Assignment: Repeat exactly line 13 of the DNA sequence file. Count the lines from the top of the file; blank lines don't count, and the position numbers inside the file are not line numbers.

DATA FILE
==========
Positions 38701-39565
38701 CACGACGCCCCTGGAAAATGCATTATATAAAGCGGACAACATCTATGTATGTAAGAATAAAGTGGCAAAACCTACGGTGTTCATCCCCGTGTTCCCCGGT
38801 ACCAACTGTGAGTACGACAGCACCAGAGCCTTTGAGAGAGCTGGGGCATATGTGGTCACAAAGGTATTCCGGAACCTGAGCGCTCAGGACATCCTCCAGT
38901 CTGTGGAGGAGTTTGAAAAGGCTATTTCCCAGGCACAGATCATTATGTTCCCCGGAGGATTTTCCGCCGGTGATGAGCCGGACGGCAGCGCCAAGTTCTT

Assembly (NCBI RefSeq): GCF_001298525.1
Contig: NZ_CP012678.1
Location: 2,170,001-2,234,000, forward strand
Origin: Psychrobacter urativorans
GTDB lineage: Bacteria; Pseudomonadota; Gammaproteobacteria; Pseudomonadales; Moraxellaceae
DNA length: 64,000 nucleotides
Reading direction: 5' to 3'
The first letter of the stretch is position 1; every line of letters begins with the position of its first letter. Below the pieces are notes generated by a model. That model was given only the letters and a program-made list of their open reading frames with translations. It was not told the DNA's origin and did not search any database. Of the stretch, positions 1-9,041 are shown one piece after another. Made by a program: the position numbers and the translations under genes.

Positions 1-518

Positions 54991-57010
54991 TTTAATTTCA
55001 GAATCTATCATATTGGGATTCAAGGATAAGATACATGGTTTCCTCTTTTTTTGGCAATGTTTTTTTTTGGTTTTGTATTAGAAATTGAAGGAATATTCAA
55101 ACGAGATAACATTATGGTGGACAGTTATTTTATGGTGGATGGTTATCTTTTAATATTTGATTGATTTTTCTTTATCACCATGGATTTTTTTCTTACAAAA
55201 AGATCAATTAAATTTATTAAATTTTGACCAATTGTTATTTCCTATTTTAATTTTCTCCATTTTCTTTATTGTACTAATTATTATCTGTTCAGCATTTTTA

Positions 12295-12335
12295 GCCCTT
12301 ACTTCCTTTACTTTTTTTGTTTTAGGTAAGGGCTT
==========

Positions 1-518